It’s alright, sometimes, for a classic to own the fact that it is a cliché. The Pennsylvania Ballet’s performance of The Sleeping Beauty, directed by Angel Corella was a lovely, lush but unsurprising presentation. Eighteenth-century aristocratic bling? Tick. (I should say that I particularly liked the red heeled white boots in Act III as symbols of social status: all very Louis XIV.) Posh peasants in flaired skirts with sweet-smelling garlands? Tick. Malevolent Fairy with evil looking henchmen who looked like orks? Tick. Frilly foliage, prettified skies and generic Corinthian columns? Tick. I had just come back from Zeffirelli’s La Bohème at the Met the evening before so this Sleeping Beauty’s sets seemed all the more primitive in comparison; ballet sets are often abjectly lacking in verisimilitude. I’ve certainly seen the equivalent of tonight’s sets in most classical ballet productions since I started going to ballets as a child in the 1980s. Nobody seems too demanding. That said, ballet-fake has its own respectability; certainly, as long as the dancing is good and the orchestra on form to indulge in lovely Tchaikovsky melodies, the pinky-gold clouds and the starry skies can’t offend our sensibilities too much. We are too dazzled by beautiful bodies moving in space and in time.

Artists of Pennsylvania Ballet in <i>The Sleeping Beauty</i> © Alexander Iziliaev
Artists of Pennsylvania Ballet in The Sleeping Beauty
© Alexander Iziliaev

Mayara Pineiro is one of four dancers to play Aurora this season, and she was a lithe and poised princess. Her timing was crisp, her dancing undaunted, and her balance, as she went from suitor to suitor, precise. If she did lack a little visible ardour for her Prince (being more attentive to her audience than to her swain), it’s only how one has often seen it played. (Alexei Ratmansky’s refined version for ABT, which put the story ahead of the show, was a revelation in this regard.) Arian Molina Soca made for a distinguished Prince, with a definite command of stage, and a way of partnering that was attentive and courtly, without being servile.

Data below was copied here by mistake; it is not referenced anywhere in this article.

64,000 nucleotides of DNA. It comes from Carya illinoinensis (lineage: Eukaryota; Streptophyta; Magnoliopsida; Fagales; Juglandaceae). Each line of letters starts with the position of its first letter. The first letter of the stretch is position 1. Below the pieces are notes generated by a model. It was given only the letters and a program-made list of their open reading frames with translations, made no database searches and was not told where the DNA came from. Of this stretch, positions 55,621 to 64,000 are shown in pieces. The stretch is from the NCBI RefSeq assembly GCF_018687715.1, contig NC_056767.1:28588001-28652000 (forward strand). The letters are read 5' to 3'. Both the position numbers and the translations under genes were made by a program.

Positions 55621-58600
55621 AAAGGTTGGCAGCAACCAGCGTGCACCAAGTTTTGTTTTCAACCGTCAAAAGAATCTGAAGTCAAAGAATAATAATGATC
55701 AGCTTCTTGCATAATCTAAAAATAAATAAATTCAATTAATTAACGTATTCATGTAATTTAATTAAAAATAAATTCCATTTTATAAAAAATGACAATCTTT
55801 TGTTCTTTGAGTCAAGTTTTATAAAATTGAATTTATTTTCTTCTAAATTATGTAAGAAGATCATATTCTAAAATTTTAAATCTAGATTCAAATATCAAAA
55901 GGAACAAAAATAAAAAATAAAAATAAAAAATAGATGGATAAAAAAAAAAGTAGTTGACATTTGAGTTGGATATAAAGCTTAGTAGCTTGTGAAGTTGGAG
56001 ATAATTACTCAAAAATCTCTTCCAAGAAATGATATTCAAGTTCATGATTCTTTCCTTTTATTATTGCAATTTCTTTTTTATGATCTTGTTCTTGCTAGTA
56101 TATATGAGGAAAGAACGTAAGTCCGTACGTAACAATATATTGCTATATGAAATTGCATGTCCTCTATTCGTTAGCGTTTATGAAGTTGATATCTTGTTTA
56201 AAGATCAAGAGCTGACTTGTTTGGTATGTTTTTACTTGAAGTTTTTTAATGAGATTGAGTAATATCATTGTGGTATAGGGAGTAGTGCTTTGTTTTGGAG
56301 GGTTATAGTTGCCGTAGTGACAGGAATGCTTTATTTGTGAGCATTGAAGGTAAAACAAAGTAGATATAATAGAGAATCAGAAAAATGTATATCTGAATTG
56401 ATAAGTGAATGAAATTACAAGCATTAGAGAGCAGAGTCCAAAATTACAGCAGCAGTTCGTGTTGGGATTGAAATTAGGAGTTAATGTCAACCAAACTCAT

Dayesi Torriente, the queenly Lilac Fairy had a notably beautiful port de bras. They lengthened out endlessly in her movements, and she was thus quite alluring to watch. The good fairies in all their charming differences were fleet and fast, delighting with dexterous footwork and very precise timing. The corps and the various groupings (trios, sestets and so forth) managed, in general, an impressive synchronicity. The line was not ragged, or at least, not often so; there was a precision of timing and a unity of effect which was visually pleasing. The character parts in the Wedding scene were, as ever, popular, particularly the sparring partners, the eternal feminine White Cat (So-Jung Shin), and Puss in Boots (Etienne Diaz). Blue Bird (Jermel Johnson) was beautifully light on his feet, and leapt high; he had one very obvious wobble, but recovered well.

Artists of Pennsylvania Ballet in <i>The Sleeping Beauty</i> © Alexander Iziliaev
Artists of Pennsylvania Ballet in The Sleeping Beauty
© Alexander Iziliaev

Beatrice Jona Afron at the podium led a vibrant-sounding orchestra in the overture, although the initial lyrical passages sounded more placid and matter-of-fact than romantic. The whole was very solid, if not always as beguiling and seductive as it might be. That the string solos were sweet but not achingly ardent is indicative of the overall tone. This wasn't going to quite melt our heart, at the emotional level.

The Sleeping Beauty is always a testament to beauty more than anything else: beautiful music, beauty of form, and, so we are told, such an irresistibly beautiful 16 years old, that not even a curse from the Bad Fairy can keep her down. The production showcased old beauties that we know and love well, and there’s nothing lacking about that.